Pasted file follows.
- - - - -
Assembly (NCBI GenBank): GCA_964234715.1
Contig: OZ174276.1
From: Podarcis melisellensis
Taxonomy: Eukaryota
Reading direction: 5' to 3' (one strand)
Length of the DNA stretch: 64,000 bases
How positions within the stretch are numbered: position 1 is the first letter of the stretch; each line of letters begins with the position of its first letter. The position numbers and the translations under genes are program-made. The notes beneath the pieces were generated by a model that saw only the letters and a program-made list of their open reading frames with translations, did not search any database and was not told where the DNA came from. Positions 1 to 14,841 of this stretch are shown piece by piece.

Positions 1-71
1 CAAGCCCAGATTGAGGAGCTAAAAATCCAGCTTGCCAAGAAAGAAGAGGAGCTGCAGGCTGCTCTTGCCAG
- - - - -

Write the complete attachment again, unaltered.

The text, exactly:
Assembly (NCBI GenBank): GCA_964234715.1
Contig: OZ174276.1
From: Podarcis melisellensis
Taxonomy: Eukaryota
Reading direction: 5' to 3' (one strand)
Length of the DNA stretch: 64,000 bases
How positions within the stretch are numbered: position 1 is the first letter of the stretch; each line of letters begins with the position of its first letter. The position numbers and the translations under genes are program-made. The notes beneath the pieces were generated by a model that saw only the letters and a program-made list of their open reading frames with translations, did not search any database and was not told where the DNA came from. Positions 1 to 14,841 of this stretch are shown piece by piece.

Positions 1-71
1 CAAGCCCAGATTGAGGAGCTAAAAATCCAGCTTGCCAAGAAAGAAGAGGAGCTGCAGGCTGCTCTTGCCAG